“He assumed I was as opposed to new housing as he was”: what a Christmas party taught me about planning

Building houses in Ilford, 1947. Image: Getty.

Over Christmas I went to a drinks party. Sausages, crisps, wines, some nice ham. You’ve been there, or to hundreds like it.

It was in a small town in the English countryside: prosperous, though far from ridiculously so, and with a pretty town centre. The town is within London’s wider ambit, though some way beyond the green belt, and is coming under pressure to build more homes. And rightly so: it is quite well connected in several directions).

By chance, I ended up speaking to the local mayor of the small town, which is run by a parish council. He had no idea that I run Create Streets. A propos of nothing much I asked him, as neutrally as I could, what was likely to happen with new housing in and around this little corner of England.

His answer, and our subsequent brief conversation, was, I thought, brutally revealing. Here it is – as accurately as I can recall it:

“Well, we’re coming under a lot of pressure for new housing but we’ve managed to fight most of it off so far.”

“What about those new houses beyond the Church on the left?”

“Yes, we’re cross about those. They are absolutely horrid. Completely ruin that bit of the street. The developer only got away with it because he promised the planners to put in extra parking.”

“Does the town need extra parking?”

“Yes, we do. Lots of the people who work in the supermarket don’t live here. So they park in the side streets and clog them up. But the developer has deliberately made the new parking so expensive no one uses it. So now he’s got evidence that no one uses it and he’s putting in an application to build homes there. They’ll be just as bad and I am not sure we’ll be able to stop him. It’s a great shame.”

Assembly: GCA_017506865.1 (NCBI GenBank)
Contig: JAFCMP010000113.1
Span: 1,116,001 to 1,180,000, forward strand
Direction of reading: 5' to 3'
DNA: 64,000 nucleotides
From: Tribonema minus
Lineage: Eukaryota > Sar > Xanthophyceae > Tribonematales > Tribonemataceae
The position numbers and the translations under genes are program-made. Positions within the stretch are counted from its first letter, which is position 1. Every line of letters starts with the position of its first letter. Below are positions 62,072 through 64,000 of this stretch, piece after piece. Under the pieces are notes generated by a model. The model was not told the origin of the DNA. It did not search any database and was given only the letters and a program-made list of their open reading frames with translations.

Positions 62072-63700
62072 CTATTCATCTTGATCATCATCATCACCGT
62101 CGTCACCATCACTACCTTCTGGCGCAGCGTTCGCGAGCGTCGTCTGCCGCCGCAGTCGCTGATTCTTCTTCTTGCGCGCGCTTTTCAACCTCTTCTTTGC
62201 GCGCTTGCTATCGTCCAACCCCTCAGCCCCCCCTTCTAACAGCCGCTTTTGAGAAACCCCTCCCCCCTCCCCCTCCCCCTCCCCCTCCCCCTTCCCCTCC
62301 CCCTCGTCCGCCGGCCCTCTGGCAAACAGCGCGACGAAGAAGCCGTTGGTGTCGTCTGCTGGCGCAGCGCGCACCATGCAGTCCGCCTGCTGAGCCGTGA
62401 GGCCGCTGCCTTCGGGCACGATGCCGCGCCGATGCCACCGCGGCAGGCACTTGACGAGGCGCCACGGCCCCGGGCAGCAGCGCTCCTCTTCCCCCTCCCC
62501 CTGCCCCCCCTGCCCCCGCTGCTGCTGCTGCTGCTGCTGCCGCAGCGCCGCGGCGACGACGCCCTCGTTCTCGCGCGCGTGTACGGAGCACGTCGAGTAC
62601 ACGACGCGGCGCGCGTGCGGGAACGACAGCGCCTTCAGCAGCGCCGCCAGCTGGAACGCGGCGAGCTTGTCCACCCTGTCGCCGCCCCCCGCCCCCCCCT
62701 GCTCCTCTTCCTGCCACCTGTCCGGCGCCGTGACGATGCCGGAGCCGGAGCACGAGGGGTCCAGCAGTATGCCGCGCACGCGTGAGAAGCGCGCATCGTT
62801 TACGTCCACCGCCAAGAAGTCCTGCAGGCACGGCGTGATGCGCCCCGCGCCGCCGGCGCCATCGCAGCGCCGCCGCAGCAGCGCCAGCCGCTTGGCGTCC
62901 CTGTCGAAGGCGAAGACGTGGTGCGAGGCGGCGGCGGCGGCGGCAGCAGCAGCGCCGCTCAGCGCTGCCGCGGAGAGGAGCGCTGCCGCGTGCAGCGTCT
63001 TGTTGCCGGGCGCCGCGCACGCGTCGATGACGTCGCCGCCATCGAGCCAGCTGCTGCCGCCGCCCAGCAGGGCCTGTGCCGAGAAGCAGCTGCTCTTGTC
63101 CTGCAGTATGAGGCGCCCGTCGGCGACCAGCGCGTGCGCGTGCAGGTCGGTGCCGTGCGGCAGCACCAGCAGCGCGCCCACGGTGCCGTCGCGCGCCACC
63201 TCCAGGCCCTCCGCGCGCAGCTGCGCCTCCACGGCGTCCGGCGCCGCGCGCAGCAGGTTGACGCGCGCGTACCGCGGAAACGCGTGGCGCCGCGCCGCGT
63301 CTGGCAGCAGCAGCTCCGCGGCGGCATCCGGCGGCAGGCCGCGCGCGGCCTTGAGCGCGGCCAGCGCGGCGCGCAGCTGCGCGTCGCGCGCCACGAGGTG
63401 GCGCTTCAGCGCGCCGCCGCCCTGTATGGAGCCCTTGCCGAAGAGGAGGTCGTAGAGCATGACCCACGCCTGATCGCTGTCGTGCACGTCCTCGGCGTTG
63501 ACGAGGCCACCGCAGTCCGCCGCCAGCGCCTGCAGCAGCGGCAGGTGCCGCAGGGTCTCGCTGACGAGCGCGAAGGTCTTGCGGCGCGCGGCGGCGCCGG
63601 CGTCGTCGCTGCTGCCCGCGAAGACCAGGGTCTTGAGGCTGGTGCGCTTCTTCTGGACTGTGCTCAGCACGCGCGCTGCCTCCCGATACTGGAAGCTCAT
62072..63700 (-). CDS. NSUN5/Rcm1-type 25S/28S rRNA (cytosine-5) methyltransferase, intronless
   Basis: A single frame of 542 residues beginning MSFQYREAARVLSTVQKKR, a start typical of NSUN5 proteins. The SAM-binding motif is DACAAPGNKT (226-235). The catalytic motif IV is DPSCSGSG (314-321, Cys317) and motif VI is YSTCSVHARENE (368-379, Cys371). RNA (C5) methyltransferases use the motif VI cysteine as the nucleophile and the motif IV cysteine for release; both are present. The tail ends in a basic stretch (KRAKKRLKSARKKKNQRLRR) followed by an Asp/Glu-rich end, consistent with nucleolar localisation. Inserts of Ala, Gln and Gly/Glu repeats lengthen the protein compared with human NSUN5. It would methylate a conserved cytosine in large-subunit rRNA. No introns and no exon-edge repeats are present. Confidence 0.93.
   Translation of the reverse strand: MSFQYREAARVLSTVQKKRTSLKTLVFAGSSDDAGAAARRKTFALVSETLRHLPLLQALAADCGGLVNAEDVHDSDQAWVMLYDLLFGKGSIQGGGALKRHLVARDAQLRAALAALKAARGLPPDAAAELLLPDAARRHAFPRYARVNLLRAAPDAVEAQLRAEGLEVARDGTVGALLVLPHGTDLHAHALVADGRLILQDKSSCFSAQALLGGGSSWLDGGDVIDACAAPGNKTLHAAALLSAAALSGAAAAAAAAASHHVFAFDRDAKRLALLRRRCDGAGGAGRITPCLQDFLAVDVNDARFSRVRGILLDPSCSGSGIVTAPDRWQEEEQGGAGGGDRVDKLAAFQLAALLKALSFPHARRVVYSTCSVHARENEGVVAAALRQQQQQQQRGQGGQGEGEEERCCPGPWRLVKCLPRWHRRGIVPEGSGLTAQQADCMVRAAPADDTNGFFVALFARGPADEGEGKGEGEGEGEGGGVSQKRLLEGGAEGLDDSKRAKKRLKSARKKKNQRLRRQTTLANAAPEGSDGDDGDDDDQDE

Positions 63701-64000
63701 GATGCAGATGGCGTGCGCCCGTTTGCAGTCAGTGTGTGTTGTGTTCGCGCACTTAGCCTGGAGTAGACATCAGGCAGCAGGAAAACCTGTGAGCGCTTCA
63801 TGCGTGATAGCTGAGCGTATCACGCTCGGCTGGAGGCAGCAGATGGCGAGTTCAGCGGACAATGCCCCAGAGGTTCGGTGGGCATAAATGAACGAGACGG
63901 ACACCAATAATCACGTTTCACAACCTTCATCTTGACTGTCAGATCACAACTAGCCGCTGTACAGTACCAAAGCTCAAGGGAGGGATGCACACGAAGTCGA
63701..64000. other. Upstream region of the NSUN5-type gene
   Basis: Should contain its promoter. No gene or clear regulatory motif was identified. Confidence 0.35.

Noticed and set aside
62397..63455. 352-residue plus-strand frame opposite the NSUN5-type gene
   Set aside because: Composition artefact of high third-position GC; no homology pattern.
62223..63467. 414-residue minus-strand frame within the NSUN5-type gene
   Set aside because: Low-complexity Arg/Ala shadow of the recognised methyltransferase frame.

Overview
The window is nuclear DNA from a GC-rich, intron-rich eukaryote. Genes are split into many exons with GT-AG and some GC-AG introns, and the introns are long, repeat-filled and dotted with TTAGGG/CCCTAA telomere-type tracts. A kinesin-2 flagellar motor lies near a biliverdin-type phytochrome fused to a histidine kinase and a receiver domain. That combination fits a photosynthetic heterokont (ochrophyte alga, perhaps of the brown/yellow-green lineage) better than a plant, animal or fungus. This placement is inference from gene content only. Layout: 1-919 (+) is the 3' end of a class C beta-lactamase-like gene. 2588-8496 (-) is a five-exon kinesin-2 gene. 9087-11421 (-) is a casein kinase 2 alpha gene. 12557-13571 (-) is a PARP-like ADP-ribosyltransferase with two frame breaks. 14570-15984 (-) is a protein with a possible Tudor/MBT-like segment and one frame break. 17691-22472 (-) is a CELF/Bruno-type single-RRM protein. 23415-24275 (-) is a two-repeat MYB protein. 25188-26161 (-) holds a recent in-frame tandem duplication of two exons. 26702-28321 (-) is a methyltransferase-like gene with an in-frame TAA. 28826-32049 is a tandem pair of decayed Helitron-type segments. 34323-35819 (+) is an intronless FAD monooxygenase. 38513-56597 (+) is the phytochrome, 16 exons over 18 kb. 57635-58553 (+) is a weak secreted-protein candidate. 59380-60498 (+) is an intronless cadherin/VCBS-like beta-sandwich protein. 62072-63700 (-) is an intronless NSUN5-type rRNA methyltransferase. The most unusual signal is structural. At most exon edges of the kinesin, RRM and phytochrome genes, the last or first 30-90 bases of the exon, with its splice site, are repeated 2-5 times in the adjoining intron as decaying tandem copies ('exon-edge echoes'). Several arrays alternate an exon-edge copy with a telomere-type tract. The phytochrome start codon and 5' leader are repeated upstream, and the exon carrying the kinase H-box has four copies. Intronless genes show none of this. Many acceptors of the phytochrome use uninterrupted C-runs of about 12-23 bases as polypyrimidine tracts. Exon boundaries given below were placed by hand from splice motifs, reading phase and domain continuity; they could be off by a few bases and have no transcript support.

Then someone else came to say hello and the conversation sailed on unrecoverably to other waters.

The mayor seemed a nice guy. Ex-army – though not, I think, a former officer, so he probably has lots of former comrades and friends who need cheaper houses. Parish councillor roles are not politicised in this town, and he had stood as an independent. And I don’t think I come over as an unreconstructed NIMBY keen to deny affordable homes to my fellow citizens.

And yet, our two minute conversation said, I thought, a lot about what is wrong with housing provision and, crucially, its politics in modern Britain. Firstly, instincts. A decent local politician talking uncomplicatedly to a fellow citizen assumed the right thing to do was to oppose housing.